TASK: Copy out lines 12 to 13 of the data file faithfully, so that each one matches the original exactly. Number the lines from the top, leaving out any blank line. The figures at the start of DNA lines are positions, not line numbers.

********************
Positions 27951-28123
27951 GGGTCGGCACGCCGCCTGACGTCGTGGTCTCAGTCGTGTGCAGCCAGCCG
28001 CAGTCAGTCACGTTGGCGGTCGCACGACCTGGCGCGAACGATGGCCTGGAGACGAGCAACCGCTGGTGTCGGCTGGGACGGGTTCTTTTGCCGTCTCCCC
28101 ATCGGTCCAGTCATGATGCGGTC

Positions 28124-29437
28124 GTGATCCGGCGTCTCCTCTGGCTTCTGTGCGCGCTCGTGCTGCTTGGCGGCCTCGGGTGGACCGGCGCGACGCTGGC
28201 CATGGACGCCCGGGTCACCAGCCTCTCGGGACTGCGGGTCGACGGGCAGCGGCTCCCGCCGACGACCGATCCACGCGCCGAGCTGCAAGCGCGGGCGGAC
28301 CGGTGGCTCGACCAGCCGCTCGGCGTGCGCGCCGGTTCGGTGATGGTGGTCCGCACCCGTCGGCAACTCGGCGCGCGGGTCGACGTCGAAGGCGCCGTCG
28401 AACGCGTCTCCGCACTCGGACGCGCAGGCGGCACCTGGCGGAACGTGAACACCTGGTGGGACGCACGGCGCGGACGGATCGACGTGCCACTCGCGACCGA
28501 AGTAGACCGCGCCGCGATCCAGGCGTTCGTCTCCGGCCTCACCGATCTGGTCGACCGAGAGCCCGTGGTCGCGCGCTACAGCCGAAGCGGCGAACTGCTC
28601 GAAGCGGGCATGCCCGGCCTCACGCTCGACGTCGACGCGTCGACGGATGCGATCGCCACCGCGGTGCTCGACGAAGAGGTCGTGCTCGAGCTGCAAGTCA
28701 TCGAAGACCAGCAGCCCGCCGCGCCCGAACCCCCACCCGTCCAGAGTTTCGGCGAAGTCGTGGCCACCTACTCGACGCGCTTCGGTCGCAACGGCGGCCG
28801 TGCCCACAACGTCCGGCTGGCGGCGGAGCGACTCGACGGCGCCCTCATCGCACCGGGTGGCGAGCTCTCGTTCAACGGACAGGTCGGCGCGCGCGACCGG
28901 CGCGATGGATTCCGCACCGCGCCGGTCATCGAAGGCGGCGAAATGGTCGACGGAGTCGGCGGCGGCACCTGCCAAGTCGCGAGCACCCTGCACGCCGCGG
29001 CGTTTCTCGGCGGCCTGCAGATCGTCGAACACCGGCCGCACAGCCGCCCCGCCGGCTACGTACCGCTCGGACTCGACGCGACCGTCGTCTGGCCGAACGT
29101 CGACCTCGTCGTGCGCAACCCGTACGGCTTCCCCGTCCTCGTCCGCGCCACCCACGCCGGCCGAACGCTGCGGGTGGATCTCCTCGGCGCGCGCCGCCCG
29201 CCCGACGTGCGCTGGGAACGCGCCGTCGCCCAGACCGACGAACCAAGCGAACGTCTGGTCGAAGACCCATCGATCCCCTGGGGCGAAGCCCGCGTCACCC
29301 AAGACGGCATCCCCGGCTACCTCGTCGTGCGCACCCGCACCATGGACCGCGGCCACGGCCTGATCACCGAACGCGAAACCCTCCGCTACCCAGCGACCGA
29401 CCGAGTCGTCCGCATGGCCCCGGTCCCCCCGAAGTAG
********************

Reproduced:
28701 TCGAAGACCAGCAGCCCGCCGCGCCCGAACCCCCACCCGTCCAGAGTTTCGGCGAAGTCGTGGCCACCTACTCGACGCGCTTCGGTCGCAACGGCGGCCG
28801 TGCCCACAACGTCCGGCTGGCGGCGGAGCGACTCGACGGCGCCCTCATCGCACCGGGTGGCGAGCTCTCGTTCAACGGACAGGTCGGCGCGCGCGACCGG